How much time does it take out of your diary when you are planning a move

I don't mean the length of time for the solicitors or your mortgage lender to arrange the paperwork. I mean, how much of YOUR time will it take?

Scouring the websites daily for new instructions, emailing agents, and booking viewings - it all takes time. Then you have to spend your weekends looking at properties. Once you find one you like, you must spend time on the phone, backwards and forwards, negotiating offers.

And it doesn't end there. Once the offer is accepted, you need to get quotes from solicitors and speak to mortgage brokers.

They will all require copies of your ID and proof of address. You'll need to read and sign engagement letters with these companies and agree on fees.

Then, when all that is done, you will have to provide bank statements, evidence of savings, payslips and details of any other properties you own. You need to complete forms that can be 30 pages or more, detailing your whole life.

Then you will have to chase up weekly with everyone involved - the agents, the mortgage broker, and the solicitor. Checking that everything is moving along nicely and that there is progress towards the big moving day, culminating in a lengthy meeting with your solicitor to check and double-check the boundaries and contract paperwork before finally signing on the dotted line.

And then, when the date for completion is set and you've sent off your cash deposit funds, you have to pack your entire house up and arrange removals.

The fun doesn't stop there - you'll need to read meters, have extra keys cut, and inform utility providers, the council tax office and the TV licence. Perhaps you need to arrange for satellite TV to be set up and your internet provider.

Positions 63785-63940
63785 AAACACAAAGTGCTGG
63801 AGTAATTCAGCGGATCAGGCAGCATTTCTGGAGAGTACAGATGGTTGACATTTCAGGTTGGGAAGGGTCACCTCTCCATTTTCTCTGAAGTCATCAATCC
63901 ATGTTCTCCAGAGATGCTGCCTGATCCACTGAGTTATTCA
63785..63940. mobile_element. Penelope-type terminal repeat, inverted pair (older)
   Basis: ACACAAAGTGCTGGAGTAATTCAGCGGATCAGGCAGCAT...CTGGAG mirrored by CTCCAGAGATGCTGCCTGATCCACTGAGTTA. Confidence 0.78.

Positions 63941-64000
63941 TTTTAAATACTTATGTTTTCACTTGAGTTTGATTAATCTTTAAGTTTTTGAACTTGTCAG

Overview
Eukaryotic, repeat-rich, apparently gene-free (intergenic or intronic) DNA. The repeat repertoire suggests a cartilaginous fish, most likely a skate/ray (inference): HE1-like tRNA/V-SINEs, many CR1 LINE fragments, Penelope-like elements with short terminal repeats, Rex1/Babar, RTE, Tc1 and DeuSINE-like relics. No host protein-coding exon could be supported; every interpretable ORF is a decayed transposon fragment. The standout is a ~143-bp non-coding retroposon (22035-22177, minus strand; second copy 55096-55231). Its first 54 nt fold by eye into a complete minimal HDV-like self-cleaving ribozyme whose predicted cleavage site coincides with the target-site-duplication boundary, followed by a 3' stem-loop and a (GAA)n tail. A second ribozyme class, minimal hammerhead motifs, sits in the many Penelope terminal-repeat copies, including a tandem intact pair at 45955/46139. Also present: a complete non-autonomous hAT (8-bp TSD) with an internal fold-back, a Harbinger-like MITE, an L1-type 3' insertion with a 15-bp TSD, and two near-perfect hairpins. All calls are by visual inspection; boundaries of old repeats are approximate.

Realistically, buying a property will take hours out of your life. Spread across months of the process, it is likely that you will need to dedicate at least 5 to 6 hours per week to moving.

Do you have that much time per week to spare? The vast majority of the population blames not having enough time as the main reason they don't exercise. In reality, committing to exercise daily would probably take less time than buying a property.

Initially, it's fun and exciting to pore over the property websites looking for your dream home. Perhaps looking at new areas that you hadn't considered before - would you like it here, would the schools be good etc. You imagine living in that kitchen or this garden.

What could be better?

Now, there are no quick fixes for the following stages of buying a property. You'll still have to complete the forms and provide the paperwork. But, with a reputable agent in your corner, a good solicitor and a mortgage broker, you can undoubtedly relieve some of the stresses involved in buying a property. Regular contact and communication are key.

If you'd like to have a chat or would like to book a valuation for your property, we'd love to help.